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This historic home was built and designed by Dr. George Cabell. The home was passed down through several notable Lynchburg families. The home was acquired by the city of Lynchburg in 1928 and now functions as a historical museum with a carriage house and hearth kitchen.

The exterior of the home

The exterior of the home
Point of Honor has a long history. The original tract of land was inhabited by the Monacan Indian tribe. In 1745 these lands were granted to John Bolling. Bolling, a descendant of Pocahontas, sold the land to Charles Lynch. Lynch held the deeds in his possession until his death, where they were passed on to his third son. In 1805 the land was sold to George Cabell. 

George Cabell, a friend to Thomas Jefferson, began construction on the home as soon as he gained access to the land. Cabell is best known for his innovations in medicine. The first of his family to graduate from medical school, Cabell studied at the College of Philadelphia. Cabell was also the physician who treated Patrick Henry during his last illness. Dr. Cabell was an early advocate for using ice and chilled drinks to help soothe fever and inflammation.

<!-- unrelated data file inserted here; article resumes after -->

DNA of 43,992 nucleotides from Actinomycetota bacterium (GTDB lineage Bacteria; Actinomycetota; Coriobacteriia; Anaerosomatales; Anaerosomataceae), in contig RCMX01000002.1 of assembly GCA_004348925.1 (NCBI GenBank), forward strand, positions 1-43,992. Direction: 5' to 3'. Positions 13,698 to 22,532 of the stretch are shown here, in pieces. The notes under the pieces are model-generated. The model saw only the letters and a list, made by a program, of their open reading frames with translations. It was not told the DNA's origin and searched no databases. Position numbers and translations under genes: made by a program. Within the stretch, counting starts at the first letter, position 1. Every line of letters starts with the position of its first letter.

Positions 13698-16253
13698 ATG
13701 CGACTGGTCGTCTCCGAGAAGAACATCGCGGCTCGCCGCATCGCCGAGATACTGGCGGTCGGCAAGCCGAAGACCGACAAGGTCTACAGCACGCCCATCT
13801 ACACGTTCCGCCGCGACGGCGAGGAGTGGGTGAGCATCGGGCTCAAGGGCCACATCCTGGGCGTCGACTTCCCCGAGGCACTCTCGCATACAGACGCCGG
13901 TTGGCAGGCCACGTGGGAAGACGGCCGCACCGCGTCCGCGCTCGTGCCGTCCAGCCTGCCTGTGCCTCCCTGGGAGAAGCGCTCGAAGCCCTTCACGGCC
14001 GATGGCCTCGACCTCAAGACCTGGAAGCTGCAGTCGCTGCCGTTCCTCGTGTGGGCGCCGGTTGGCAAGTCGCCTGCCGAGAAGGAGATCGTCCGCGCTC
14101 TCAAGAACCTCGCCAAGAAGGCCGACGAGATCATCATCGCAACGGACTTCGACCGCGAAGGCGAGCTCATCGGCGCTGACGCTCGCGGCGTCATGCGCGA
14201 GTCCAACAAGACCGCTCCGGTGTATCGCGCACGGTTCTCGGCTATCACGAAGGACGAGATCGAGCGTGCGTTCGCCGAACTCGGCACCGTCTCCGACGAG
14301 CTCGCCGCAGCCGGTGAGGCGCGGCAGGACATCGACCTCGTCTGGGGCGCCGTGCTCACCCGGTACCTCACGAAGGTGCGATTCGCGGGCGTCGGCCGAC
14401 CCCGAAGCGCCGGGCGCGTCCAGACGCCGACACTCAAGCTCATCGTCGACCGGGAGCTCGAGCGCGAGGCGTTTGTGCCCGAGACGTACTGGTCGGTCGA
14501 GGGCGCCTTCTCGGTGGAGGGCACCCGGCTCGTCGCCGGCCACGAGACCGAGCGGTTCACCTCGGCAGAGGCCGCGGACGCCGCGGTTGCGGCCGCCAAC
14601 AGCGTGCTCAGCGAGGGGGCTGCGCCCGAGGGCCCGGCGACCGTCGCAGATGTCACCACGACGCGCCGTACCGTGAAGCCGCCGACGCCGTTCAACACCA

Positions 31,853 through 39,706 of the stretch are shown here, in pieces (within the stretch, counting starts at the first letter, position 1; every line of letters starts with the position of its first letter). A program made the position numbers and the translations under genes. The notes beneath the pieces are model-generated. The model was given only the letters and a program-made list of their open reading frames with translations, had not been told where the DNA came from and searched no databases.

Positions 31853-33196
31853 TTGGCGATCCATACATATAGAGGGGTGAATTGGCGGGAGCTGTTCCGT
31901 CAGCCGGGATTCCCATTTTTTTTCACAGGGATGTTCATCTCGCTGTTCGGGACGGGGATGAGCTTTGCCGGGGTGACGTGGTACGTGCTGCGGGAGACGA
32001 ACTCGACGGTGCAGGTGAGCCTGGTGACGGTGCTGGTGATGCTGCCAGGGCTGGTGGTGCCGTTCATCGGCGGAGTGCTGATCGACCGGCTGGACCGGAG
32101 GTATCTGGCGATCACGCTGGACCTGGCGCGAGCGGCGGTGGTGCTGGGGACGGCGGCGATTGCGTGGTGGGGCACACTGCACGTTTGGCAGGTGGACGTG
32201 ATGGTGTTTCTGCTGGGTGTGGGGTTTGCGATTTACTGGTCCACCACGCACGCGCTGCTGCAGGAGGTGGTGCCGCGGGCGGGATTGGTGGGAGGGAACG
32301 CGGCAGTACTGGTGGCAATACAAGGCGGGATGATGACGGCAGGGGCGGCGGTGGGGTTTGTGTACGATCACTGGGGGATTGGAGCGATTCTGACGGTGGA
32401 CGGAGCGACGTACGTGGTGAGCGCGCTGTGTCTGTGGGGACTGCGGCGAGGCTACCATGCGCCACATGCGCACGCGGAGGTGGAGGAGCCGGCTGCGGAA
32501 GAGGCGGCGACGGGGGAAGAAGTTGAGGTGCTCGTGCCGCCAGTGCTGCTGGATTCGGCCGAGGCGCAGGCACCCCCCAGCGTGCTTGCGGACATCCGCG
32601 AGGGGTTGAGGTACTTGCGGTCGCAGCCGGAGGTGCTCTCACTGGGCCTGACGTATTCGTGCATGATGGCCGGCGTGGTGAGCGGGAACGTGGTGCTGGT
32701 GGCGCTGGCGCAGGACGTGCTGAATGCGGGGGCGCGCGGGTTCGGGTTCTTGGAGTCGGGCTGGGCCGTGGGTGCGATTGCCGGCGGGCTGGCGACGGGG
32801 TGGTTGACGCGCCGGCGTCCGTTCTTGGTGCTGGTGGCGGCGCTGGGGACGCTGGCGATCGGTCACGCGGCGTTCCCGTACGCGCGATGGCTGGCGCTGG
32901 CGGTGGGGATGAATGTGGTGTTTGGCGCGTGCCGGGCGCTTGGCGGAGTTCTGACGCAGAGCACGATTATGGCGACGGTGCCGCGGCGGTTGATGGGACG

Point of Honor continued to pass through hands until 1928 when it was acquired by the city. While always maintained as a recreation facility, the home was also used as a soup kitchen during the Depression and a nursery during WWII. In 1968, the city of Lynchburg decided to make the home a museum. Restorations were completed by 1977. The Museum added furnishings that were common during the period Cabell owned the building.